This is a guest post from Amanda Ochsner, a good English nerd friend from college, future roommate, and avid gamer and journalist. This fall, Amanda will be starting a graduate program here in Madison where she’ll be studying video games and learning. In this post, Amanda is talking about a recent conundrum she came across related to her book future. Enjoy!
Last Saturday morning I groggily stumbled into a bit of a mini-crisis concerning books. I had decided to buy two books — Extra Lives: Why Video Games Matter by Tom Bissell and Grand Theft Childhood: The Surprising Truth About Violent Video Games and What Parents Can Do by Lawrence Kutner and Cheryl Olson.
I discovered that in a coincidence of bargain pricing, these two books purchased in their hardcover or Kindle editions would come out to be almost exactly the same price. This gave me pause. Soon my mind had blown this seemingly simple Saturday morning book decision into a philosophical self-discussion about my future with books.
This rare case of similar pricing — usually the electronic editions of books are cheaper — led me to consider, if all other things are equal, in what format do I prefer to own books?
It turned out that answering this question was not easy. What I needed was my friend, future roommate, and creator of this amazing blog, Kim, but she was up at her family’s cabin having a “totally unplugged weekend.”
I decided to make a list. In it I outlined the advantages of choosing the electronic versions versus the argument for hardcovers. Among the benefits of choosing electronic version were being able to do a word search of the text, having instant access to definitions, being able to access the text from my computer or phone, and of course never having to carry around those heavy hardcovers or pack them in moving boxes. August will bring my seventh year in a row of moving, and as someone who owns a ridiculous number of books, this is a task I look upon with a bit more displeasure each year.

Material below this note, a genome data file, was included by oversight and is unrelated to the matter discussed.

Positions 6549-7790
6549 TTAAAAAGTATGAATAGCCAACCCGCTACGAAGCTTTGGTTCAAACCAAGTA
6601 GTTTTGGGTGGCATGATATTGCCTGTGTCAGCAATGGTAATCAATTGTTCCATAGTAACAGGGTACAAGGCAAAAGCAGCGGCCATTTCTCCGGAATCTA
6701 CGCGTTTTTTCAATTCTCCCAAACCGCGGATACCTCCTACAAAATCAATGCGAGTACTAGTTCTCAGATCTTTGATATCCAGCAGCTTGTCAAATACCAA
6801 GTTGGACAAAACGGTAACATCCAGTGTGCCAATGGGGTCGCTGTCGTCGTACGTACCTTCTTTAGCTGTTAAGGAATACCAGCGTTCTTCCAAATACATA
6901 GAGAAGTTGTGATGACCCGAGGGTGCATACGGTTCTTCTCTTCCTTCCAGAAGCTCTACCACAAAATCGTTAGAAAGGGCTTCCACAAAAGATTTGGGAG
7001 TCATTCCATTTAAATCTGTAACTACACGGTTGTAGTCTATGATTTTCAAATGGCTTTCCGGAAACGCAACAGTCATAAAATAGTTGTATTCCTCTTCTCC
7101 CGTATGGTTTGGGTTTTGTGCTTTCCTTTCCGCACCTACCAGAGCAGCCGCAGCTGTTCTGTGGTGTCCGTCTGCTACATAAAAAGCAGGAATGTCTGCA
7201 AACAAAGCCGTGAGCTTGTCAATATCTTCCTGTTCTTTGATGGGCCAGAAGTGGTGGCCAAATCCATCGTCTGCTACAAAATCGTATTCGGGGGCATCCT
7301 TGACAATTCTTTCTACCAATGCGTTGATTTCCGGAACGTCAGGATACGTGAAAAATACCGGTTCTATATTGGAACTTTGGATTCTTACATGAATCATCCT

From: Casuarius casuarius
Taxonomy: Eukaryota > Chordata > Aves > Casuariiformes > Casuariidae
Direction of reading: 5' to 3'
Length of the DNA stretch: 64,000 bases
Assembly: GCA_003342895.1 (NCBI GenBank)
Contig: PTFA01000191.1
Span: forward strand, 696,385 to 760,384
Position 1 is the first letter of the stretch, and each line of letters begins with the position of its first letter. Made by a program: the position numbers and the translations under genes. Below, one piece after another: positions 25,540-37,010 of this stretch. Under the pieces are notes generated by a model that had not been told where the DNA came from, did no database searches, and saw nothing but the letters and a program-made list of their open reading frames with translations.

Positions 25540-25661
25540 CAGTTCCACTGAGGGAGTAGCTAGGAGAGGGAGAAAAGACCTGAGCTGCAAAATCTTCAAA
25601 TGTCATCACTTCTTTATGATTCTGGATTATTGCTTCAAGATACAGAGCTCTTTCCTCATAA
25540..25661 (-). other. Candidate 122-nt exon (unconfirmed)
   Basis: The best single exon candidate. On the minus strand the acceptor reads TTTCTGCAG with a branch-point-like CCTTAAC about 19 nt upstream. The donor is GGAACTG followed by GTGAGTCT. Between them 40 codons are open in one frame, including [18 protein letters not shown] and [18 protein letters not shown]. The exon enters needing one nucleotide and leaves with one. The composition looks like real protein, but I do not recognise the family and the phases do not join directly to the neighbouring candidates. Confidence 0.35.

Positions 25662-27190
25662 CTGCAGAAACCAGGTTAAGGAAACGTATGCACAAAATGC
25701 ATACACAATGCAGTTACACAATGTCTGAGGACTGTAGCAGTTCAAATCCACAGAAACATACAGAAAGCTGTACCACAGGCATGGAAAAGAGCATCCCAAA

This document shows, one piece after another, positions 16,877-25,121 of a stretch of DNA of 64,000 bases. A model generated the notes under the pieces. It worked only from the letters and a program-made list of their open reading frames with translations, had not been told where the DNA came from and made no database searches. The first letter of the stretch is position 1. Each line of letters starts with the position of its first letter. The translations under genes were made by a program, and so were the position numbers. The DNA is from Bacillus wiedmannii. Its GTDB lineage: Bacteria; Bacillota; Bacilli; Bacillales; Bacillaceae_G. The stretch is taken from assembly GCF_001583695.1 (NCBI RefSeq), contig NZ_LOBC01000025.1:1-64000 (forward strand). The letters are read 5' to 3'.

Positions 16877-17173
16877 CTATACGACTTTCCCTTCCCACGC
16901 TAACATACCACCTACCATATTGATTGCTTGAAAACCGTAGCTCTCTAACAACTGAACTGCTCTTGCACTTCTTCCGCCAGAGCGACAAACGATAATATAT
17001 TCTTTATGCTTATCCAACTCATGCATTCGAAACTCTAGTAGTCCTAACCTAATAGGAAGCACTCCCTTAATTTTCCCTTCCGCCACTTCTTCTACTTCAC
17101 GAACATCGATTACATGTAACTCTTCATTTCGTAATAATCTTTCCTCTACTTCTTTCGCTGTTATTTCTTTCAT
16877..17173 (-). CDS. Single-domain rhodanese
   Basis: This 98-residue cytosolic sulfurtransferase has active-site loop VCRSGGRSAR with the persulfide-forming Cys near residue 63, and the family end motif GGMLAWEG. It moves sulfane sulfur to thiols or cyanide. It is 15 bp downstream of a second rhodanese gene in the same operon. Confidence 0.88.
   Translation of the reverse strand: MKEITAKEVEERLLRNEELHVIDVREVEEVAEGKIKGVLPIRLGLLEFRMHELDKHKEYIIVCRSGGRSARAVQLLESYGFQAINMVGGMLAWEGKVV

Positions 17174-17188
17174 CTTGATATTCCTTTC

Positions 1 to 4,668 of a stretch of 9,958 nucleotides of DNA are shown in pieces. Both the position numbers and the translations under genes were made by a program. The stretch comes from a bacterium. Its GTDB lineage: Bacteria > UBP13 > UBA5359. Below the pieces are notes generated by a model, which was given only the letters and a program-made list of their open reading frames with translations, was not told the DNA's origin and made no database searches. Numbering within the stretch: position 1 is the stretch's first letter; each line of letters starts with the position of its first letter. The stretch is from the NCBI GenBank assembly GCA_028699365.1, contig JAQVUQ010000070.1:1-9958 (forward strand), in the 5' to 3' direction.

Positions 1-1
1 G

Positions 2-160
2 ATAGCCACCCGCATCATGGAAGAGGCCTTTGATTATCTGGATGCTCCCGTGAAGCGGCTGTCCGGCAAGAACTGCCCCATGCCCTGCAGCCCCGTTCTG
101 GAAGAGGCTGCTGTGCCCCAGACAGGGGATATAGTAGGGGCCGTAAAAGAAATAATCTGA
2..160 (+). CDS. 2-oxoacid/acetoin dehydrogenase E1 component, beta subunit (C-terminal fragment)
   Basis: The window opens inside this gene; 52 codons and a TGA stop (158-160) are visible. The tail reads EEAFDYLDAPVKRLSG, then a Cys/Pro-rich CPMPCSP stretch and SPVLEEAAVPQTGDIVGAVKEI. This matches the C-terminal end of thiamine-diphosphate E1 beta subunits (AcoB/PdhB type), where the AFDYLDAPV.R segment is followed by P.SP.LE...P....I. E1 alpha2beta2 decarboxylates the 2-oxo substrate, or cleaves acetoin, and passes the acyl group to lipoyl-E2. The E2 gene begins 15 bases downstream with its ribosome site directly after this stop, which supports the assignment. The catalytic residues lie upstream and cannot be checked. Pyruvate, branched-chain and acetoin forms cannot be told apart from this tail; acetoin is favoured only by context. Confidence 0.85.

Next was the argument for hardcovers. I’ll admit that one of the biggest reasons to lean in this direction was that I already own quite a few books on video games and they look quite pretty together on my bookshelves. The thought of adding a few more was not unwelcome. Also, I still find that it is more time effective for me to flip through hard copies of books to find sections that I have highlighted as opposed to searching my digital highlights. I still struggle with getting a spatial grasp of digital texts and I miss having page numbers sometimes.
However, the most compelling argument for getting the hardcovers was a lingering sense of uncertainty about the future of my book collection. I know that in ten years I will have kept at least portions of my hard copy book collection, and since these particular books are related to my professional life, I have no doubt that these titles will be among those that I will have kept. I am also quite certain that in ten years I will have a substantial digital book collection. But what I don’t know is how that collection will be organized and if I will be able to have my digital library in one place or on one device. The e-book space is new, and while I am currently a Kindle owner, I cannot profess a lasting loyalty to Amazon so early in the life of e-books.
I ultimately purchased the hardcovers. This decision did not come easy to me and even after I decided how to buy these two books that were seemingly symbolic of a much greater issue, I do not feel that I have come close to solving said issue for myself. I held one of those hardcovers in hand last night with a yellow highlighter and found that I was still questioning my choice.
While the hard copy vs. digital book issue is one that may lead to these little mini-crises, I find that I am actually quite excited to see where all of these new reading technologies are headed. I love my Kindle. I love being able to read news feeds and online articles on my phone even more. And I am quite certain that there are technologies coming out in the future that I’m going to positively adore. So bring it on, technology. The hard copies may have won this time, but I’m sure you’ve got something coming that will make me change my mind.
Thanks to Amanda for an awesome guest post! What do you think is the future of your book collection?
Photo Credit: Horia Varlan via Flickr